It’s not that populists have some special mind meld with the masses. The mark of a populist isn’t which specific groups of people he or she are included. It’s the fact that he or she is separating the world into those warring camps. But what does often happen is that populists, when they come to power and “actually and practically, have to deal with things on a daily basis, they often change their stance and become more moderate as they gradually learn that senseless violence doesn’t work when they’re trying to get things done, and then they often lose their popularity over time as a result, because they no longer have that appeal.
Then what happens is that populists in power tend to undermine countervailing powers, which are courts, which are media, which are other parties, and they tend to do that through a variety of mostly legal means, but not classic repression. That is the subtlety of their moves.
Governance breeds many kinds of public frustration. Citizens elect representatives who do not and indeed, cannot do what each voter wants, because voters support candidates for different, often opposing reasons. Citizens’ desire to govern themselves collides with the obligations of daily life and also with most people’s distaste for the practice of politics.
Most citizens want government that is of the people and for the people, but they are ambivalent, uncertain and unable to decide about what is meant by government by the people.
The recent surge in support for parties of the radical right and left in the developed democracies is one of the most important political phenomena of our time. The electoral successes in recent times changed the course of history in Sri Lanka. But, even where they do not win elections, radical parties are taking a much larger share of the vote than they did two decades ago. Their rising support for radical parties is a puzzling phenomenon.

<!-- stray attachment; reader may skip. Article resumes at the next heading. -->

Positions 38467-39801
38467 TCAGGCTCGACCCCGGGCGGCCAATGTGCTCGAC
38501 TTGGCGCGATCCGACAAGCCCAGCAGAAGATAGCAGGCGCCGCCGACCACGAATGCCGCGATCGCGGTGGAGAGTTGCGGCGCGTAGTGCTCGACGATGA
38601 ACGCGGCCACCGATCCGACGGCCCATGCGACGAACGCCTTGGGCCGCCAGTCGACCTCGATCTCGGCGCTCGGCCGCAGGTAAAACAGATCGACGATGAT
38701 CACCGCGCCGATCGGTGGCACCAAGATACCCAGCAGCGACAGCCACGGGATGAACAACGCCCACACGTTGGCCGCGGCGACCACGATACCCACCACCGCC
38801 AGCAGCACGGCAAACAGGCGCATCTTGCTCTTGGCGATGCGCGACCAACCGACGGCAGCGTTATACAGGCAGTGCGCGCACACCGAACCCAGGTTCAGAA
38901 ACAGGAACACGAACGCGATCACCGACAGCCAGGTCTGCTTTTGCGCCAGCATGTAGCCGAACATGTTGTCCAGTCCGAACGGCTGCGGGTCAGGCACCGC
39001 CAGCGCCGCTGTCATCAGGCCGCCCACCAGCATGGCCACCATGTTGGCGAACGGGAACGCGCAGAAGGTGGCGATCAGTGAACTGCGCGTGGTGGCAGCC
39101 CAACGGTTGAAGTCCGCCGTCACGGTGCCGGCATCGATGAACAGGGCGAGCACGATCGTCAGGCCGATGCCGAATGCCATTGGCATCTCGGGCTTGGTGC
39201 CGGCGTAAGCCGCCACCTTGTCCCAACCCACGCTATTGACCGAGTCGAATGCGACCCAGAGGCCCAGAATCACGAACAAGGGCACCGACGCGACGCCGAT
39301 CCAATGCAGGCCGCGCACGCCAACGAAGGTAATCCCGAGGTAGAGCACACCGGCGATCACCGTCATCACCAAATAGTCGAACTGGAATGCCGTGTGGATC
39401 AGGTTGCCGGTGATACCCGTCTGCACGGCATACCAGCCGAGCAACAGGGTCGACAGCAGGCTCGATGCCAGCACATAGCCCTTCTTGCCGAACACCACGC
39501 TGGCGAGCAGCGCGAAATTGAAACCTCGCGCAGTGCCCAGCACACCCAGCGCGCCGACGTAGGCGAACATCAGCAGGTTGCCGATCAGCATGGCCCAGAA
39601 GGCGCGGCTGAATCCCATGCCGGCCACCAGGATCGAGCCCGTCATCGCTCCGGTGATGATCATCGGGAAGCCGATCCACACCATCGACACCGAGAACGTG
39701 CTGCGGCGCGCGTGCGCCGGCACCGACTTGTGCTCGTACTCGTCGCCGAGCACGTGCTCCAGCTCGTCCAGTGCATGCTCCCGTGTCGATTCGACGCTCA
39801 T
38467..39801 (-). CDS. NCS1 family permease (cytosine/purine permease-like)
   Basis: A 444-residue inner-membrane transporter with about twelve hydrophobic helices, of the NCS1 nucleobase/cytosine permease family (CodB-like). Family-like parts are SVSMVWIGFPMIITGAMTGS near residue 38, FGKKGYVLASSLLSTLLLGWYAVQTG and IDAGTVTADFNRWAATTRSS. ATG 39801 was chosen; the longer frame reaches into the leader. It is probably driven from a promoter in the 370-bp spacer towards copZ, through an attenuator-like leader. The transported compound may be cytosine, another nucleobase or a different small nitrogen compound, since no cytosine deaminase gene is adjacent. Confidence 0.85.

Theories that expect citizens to vote based on their material interest have difficulty explaining why so many working-class voters support parties of the radical right when there are grounds for thinking that left parties are more likely to advance their material interests; and why so many voters have moved beyond the mainstream to the fringes of the political spectrum.
Radical right parties and movements are appealing mainly to fringe groups operating on a virulent caste and racism agenda generally accompanied by ethno-nationalist which calls to action against those posed by people of other races or religions.
Looking at the country as a whole, we see that the cultural cleavage between cities and the countryside is as old as human history, but recent events have exacerbated, aggravated and made it worse. While people in small towns and rural areas prefer homogeneity and stability, cities lean toward social liberalism and non-urban areas toward tradition.
Most importantly, religion, especially conservative religion, tends to be stronger in the countryside, generating a backlash against minority fellow citizens. Broader political trends have contributed to democratic erosion.
Religion and democracy are a potent mix. Studying populism movements should give us pause to reflect on our understandings of the sacred and how these can, in some cases, bring social harm. We should also consider the implications of populist majoritarianism, ‘Christianism ’or ‘Hinduism’ or ‘Islamism’ for the freedom of religion and protection of religious minorities.
The multifaceted roles of religion in populism should prompt us to abandon any naïve assumptions that religion is merely an empowering force, or that when it does empower it will work for the social good.
However, at this moment of time, a more important task is figuring out how the nation can move forward to more fully live out its founding ideals.
“Let him admonish, let him teach, let him forbid what is improper! – he will be beloved of the good, by the bad, he will be hated” – Dhammapada 77.